Thursday, 5 January 2012

North Pacific Right Whale spotted in Alaska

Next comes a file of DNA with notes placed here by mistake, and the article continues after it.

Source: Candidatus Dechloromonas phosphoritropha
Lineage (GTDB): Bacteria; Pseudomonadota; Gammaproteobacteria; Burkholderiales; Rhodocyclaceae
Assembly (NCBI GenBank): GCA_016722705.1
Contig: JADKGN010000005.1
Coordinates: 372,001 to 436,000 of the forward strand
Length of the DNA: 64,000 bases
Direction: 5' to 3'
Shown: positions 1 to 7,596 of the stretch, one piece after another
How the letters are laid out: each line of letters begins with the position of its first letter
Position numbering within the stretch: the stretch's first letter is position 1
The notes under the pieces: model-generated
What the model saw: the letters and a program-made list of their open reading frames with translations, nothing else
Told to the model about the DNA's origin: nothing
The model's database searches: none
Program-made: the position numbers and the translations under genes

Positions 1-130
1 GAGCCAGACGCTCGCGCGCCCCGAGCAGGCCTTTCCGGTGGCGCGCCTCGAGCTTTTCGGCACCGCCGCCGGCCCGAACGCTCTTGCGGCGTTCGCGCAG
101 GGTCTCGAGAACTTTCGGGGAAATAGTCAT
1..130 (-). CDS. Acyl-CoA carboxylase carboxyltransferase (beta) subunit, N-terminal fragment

Last month Beth and Amy Pingree were taking photos of humpback whales near their home in Uganik Bay. They're part of a whale observation and sighting network that reports back to the Fishery Industrial Technology Center. They noticed something unusual. It wasn't a humpback. They sent pictures and detailed descriptions to Kate Wynne who is a marine mammal specialist at FITC. Wynne identified it as an endangered right whale. Just to be sure she sent the photos and details to colleagues in Seattle. They confirmed Wynne's identification. Wynne says the creatures, which can grow to 60 feet long and live up to 100 years, were named right whales because commercial whalers in the 1800's considered them the ‘right' whale to hunt. They were often sighted close to shore, were known to be friendly- sometimes coming right up to the boats- and their corpses would float. All of this made them very easy prey. KMXT's Jennifer Canfield spoke with Wynne, who says this sighting is very unusual for several reasons.

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